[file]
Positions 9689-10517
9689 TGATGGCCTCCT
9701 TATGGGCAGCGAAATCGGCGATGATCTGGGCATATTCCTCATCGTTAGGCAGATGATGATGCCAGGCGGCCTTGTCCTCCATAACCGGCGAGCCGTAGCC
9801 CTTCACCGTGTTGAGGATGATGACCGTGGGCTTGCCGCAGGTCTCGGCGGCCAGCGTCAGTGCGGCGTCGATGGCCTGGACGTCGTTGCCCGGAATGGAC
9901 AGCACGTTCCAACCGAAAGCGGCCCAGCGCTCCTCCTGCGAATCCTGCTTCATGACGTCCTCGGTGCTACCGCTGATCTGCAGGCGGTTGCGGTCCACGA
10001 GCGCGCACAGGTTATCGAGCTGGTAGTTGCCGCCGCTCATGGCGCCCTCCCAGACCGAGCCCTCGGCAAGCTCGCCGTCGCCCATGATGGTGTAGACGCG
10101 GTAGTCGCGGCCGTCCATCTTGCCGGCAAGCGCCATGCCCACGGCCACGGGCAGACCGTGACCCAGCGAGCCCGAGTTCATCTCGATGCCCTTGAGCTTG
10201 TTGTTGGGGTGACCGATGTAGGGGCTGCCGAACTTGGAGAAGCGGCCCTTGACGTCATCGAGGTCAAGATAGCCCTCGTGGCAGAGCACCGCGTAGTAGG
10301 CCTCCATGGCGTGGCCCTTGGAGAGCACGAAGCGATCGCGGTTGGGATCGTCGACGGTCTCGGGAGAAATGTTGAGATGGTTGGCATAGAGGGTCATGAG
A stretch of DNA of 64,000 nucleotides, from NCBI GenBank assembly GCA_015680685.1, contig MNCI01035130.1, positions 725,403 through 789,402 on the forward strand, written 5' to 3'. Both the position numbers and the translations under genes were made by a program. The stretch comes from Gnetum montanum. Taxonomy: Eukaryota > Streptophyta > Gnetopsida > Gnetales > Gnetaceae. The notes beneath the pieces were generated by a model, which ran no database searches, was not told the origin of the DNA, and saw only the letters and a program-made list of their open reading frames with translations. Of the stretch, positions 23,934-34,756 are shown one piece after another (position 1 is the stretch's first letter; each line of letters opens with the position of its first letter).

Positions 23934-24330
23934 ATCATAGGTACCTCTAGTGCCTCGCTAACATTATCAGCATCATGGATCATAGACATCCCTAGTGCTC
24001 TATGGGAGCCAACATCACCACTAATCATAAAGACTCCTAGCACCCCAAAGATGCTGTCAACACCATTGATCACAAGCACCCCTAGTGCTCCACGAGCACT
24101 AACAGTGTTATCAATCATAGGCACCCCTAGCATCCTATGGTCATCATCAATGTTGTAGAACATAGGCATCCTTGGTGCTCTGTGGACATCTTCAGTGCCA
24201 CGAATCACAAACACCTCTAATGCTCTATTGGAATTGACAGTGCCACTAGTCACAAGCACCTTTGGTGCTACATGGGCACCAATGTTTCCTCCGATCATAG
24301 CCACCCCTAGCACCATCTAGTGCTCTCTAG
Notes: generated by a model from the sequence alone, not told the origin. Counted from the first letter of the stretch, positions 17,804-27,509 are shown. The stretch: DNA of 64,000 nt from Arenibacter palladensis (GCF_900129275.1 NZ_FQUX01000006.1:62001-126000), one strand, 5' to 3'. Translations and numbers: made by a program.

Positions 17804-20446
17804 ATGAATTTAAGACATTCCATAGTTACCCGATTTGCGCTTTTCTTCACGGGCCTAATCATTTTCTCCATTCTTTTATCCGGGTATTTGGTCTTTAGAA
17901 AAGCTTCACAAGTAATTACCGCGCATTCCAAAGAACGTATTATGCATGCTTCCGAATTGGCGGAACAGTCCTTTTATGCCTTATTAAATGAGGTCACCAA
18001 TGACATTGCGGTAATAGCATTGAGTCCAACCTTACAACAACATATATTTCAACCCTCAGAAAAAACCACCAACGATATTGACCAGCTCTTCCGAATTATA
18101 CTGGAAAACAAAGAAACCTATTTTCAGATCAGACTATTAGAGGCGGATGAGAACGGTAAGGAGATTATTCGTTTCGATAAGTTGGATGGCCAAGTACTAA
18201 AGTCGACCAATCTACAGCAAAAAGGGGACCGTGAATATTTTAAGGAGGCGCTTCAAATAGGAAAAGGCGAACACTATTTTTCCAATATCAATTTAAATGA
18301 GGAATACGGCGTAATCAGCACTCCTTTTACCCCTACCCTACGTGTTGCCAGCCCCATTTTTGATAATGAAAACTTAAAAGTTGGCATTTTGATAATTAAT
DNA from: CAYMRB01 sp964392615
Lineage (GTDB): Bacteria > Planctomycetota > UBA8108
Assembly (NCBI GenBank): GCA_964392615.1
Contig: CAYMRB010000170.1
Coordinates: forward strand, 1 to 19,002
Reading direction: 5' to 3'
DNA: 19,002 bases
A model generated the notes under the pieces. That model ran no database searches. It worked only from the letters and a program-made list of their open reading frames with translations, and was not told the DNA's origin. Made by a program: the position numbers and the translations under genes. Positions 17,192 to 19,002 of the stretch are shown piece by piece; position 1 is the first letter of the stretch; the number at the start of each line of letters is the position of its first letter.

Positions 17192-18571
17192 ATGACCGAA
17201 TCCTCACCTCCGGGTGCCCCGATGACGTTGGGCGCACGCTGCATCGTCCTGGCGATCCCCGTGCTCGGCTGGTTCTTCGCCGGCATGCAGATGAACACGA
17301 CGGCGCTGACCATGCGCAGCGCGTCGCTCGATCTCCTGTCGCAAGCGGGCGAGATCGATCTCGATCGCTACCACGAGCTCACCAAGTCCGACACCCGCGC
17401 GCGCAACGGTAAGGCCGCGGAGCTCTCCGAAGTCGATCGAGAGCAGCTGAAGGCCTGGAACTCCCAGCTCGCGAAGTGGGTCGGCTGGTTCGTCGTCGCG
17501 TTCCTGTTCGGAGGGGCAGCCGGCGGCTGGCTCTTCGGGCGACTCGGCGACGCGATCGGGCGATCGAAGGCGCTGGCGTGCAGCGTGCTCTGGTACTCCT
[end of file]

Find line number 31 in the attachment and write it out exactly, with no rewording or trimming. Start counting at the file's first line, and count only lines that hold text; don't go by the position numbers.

DNA: 19,002 bases